Friday, May 25, 2012

Pride Goes Before a Fall

Soon after Pride's arrival
I met Pride for the first time early in 2001. A handsome young golden retriever and perfectly named, he was well-groomed and impeccably trained, light gold, with beautiful leg feathers, and the kindest eyes that also held a twinkle of mischief.  Pride came through the door ahead of his owner, which isn’t usually a good thing but in this case was entirely appropriate. Trained by Paws With a Cause, and the beloved companion of Julie Trine he was doing his job as a service dog and leading the way. Julie had lived with a diagnosis of Multiple Sclerosis for more than 10 years before partnering with Pride, who enabled her to maintain a great deal of independence for almost 9 more.

And what a partnership it was. Pride assisted Julie with her stability, making it possible for her to navigate much more safely and easily, but that wasn’t all. He also retrieved the phone, opened doors, and transported baskets of laundry. When I talked to her for permission to write this, she joked, “He did everything but fold it and put it away.” I think if Julie had asked, he would have given it his best shot.

As much as she loved and depended on him, he adored her. He happily paraded his skills every year for re-certification, and would show off at home for visitors. His mischievous side he saved for the vet clinic. We knew he knew all the usual dog manners, like sit and stay and come. But he would look at us when we asked him to do something and with a gentle wag of his beautiful tail, completely ignore us until he checked with Julie first.

Pride was recognized by the Michigan Veterinary Medical Association in 2002, winning the Michigan Service Dog of the Year Award on the strength of Julie’s essay and accompanying her to a special dinner in his honor in Lansing.

Two years ago this week, at the age of 11, Pride wasn’t his usual happy-dog self. He’d eaten his breakfast but, as is often the case with such a special bond, Julie knew something wasn’t right. When he came in for an exam he was depressed and running a fever. He’d developed a heart murmur and his abdomen was distended.  A trip to the Veterinary Teaching Hospital at Michigan State University for an ultrasound led to a diagnosis of splenic cancer.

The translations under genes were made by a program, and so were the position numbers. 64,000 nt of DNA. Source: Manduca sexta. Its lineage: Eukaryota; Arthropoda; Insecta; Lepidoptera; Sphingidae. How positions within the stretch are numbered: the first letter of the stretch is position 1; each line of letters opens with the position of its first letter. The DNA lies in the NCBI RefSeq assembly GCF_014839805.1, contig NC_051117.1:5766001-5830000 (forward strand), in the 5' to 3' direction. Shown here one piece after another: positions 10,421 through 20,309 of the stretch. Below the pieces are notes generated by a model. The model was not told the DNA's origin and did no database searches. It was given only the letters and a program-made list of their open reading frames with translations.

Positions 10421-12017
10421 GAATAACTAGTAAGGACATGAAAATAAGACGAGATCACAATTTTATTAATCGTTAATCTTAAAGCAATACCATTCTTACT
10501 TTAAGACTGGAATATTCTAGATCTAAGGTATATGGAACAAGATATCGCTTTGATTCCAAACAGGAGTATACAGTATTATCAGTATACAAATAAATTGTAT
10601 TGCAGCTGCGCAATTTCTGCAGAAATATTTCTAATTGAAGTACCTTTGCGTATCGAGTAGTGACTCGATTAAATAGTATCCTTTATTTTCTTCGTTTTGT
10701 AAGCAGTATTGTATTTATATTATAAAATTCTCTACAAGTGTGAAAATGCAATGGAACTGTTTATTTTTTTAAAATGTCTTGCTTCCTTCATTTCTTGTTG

In dogs, cancer of the spleen is almost always due to a malignancy called hemangiosarcoma, and usually has metastasized to other areas of the body by the time of diagnosis.

Pride came home from the College of Veterinary Medicine and entered the veterinary equivalent of hospice care. We did our best to keep him comfortable with anti-inflammatory medication and monitored his appetite and attitude. He rallied for about 2 weeks, eating and regaining some of his strength. But splenic cancer in dogs is almost always a fatal diagnosis.  

         "Because of great love, one is courageous."
                                                        Lao Tzu

Honoring her relationship with her friend to the end, Julie
made Pride’s final appointment on a June afternoon.  Although age and his illness made him less steady on his feet than in his prime, Pride still positioned himself to support his favorite person in the world, and gratefully settled on the blanket beside her in a patch of shade. As I placed the i.v. and delivered the euthanasia solution, Julie and Pride shared a last hug. She softly told him, “Good bye.” And she heard him tell her, “Thank you Mom.”

Written in fond memory of  a fallen canine hero.

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